Egypt sentences Muslim to death over Copt attack

In case that underlines sectarian tensions, Muslim man sentenced to death for killing two in dispute with Christians,

By REUTERS
March 25, 2013 20:18
1 minute read.
A Coptic Christian Cross

Coptic Christian Cross R370. (photo credit: REUTERS/Amr Dalsh)

 
X

Dear Reader,
As you can imagine, more people are reading The Jerusalem Post than ever before. Nevertheless, traditional business models are no longer sustainable and high-quality publications, like ours, are being forced to look for new ways to keep going. Unlike many other news organizations, we have not put up a paywall. We want to keep our journalism open and accessible and be able to keep providing you with news and analysis from the frontlines of Israel, the Middle East and the Jewish World.

As one of our loyal readers, we ask you to be our partner.

For $5 a month you will receive access to the following:

  • A user experience almost completely free of ads
  • Access to our Premium Section
  • Content from the award-winning Jerusalem Report and our monthly magazine to learn Hebrew - Ivrit
  • A brand new ePaper featuring the daily newspaper as it appears in print in Israel

Help us grow and continue telling Israel’s story to the world.

Thank you,

Ronit Hasin-Hochman, CEO, Jerusalem Post Group
Yaakov Katz, Editor-in-Chief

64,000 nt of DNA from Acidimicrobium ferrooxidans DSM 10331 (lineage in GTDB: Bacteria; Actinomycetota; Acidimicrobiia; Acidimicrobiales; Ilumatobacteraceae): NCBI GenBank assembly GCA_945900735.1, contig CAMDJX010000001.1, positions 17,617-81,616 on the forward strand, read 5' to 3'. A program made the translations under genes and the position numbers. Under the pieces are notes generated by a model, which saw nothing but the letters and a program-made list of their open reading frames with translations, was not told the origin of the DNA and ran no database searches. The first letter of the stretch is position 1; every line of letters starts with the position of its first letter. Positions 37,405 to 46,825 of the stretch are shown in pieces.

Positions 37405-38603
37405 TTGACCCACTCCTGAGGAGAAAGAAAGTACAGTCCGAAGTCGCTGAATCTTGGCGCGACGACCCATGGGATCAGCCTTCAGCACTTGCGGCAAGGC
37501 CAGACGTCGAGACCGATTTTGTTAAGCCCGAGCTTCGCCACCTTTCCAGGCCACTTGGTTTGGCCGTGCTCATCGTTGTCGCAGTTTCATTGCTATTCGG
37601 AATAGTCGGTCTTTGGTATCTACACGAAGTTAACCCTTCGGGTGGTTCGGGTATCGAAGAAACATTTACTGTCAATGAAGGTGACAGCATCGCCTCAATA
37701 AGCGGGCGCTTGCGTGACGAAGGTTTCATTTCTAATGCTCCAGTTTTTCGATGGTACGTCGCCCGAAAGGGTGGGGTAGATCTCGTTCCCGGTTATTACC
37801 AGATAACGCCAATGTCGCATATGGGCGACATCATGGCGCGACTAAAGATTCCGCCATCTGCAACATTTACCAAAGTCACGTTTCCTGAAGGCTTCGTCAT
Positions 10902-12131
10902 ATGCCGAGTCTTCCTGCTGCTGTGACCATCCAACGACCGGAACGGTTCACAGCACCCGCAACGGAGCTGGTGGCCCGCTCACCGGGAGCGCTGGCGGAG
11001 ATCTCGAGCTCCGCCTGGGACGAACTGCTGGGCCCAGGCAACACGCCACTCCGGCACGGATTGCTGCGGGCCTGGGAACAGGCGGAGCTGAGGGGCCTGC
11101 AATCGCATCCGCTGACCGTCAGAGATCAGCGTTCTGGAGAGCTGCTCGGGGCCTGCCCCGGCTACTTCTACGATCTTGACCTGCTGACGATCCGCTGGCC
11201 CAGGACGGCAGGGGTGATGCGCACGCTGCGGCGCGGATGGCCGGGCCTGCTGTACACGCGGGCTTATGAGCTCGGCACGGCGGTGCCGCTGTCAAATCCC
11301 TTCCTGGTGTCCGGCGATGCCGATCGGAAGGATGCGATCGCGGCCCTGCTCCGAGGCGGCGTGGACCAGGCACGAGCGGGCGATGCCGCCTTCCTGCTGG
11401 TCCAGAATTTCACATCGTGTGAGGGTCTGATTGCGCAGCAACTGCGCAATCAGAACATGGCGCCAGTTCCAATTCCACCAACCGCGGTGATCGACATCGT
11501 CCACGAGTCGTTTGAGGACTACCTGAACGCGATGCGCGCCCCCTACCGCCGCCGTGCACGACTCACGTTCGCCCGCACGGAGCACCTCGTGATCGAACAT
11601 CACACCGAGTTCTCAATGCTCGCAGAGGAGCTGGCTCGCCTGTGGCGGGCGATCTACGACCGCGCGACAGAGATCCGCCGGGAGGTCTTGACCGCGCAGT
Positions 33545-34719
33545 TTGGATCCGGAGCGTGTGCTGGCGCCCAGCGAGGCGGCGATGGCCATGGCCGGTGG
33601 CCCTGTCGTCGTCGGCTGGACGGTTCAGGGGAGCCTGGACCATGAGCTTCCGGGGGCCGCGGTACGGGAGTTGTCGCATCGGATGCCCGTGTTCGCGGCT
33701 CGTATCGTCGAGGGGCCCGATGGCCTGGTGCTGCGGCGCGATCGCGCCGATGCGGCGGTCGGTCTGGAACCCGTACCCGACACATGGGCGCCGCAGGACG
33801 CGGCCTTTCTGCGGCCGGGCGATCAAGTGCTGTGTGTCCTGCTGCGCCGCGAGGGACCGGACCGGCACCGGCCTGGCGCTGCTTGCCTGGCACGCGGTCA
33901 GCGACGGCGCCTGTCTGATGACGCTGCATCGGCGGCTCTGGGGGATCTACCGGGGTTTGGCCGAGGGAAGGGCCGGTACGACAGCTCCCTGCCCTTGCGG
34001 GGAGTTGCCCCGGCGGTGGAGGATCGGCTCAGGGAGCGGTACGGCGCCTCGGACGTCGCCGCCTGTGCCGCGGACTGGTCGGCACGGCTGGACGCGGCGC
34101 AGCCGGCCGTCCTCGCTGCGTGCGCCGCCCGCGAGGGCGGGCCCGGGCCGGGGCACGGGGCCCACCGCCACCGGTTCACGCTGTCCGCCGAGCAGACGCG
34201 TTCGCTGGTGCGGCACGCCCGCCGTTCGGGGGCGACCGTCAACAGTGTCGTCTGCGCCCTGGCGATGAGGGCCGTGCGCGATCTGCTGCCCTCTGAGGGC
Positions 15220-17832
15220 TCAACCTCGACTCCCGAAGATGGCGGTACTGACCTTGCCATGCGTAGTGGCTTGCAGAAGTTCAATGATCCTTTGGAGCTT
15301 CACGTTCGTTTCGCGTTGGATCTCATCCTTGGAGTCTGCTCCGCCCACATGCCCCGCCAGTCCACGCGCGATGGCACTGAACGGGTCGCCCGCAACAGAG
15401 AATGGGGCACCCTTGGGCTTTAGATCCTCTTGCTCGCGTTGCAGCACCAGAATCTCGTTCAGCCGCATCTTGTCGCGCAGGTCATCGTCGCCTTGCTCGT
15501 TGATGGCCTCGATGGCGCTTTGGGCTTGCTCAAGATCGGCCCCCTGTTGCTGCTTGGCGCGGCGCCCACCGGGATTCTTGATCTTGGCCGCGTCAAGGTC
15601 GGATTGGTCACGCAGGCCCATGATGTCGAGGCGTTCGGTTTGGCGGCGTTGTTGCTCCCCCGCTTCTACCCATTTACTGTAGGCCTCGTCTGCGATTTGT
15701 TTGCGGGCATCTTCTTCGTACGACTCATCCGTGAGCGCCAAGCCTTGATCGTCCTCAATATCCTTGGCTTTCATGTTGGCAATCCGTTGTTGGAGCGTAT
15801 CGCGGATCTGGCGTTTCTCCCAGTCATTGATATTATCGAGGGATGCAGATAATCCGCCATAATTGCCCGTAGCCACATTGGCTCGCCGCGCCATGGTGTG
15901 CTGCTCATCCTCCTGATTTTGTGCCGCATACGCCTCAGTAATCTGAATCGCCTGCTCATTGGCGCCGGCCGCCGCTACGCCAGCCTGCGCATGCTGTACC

UPGRADE YOUR JPOST EXPERIENCE FOR 5$ PER MONTH Show me later

CAIRO - A Muslim man was sentenced to death in Egypt on Monday for killing two people in a dispute with Christians in a southern town, state media said, in a case that underlines sectarian tensions in the country.

Incidents of Christian-Muslim violence have increased in Egypt, an overwhelmingly Muslim nation, since the toppling of former President Hosni Mubarak in 2011. His overthrow gave freer rein to hardline Islamists repressed under his rule.

Egyptian President Mohamed Morsi, a Muslim Brotherhood politician elected last year, has promised to protect the rights of Coptic Christians, who make up about 10 percent of the country's 83 million population.

A court in Upper Egypt found Mahmoud Abdel-Nazir guilty of raiding several Christian houses and killing two people in November 2011, state news agency MENA said. The agency did not say if those killed were Christian.

Violence had erupted after a Coptic man beat Abdel-Nazir's brother to death with an iron rod in an argument over the use of a village street, MENA said.

Abdel-Nazir and several other people then attacked houses and shops belonging to relatives of the Christian man, killing a farmer and a trader, the agency said. Two people were injured and several buildings were set on fire.


The judge sent the sentence to the Grand Mufti, Egypt's highest religious authority who needs to confirm death penalties. This is a procedural step that almost always results in confirmation of the sentence.

Since Mubarak was ousted, Christians have complained of several attacks on churches by radical Islamists, incidents that have sharpened longstanding Christian complaints about being sidelined in the workplace and in law.

As an example, they point to rules that make it harder to obtain official permission to build a church than a mosque.

Sectarian tensions have often flared into violence, particularly in rural areas where rivalries between clans or families sometimes add to friction. Romantic relations between Muslims and Christians are regularly to blame for clashes.

Join Jerusalem Post Premium Plus now for just $5 and upgrade your experience with an ads-free website and exclusive content. Click here>>

Related Content

A general view of the Yazidi refugee camp in Mount Sinjar, Iraq February 4, 2019
February 20, 2019
Survivors of ISIS genocide have nothing, four years later

By SETH J. FRANTZMAN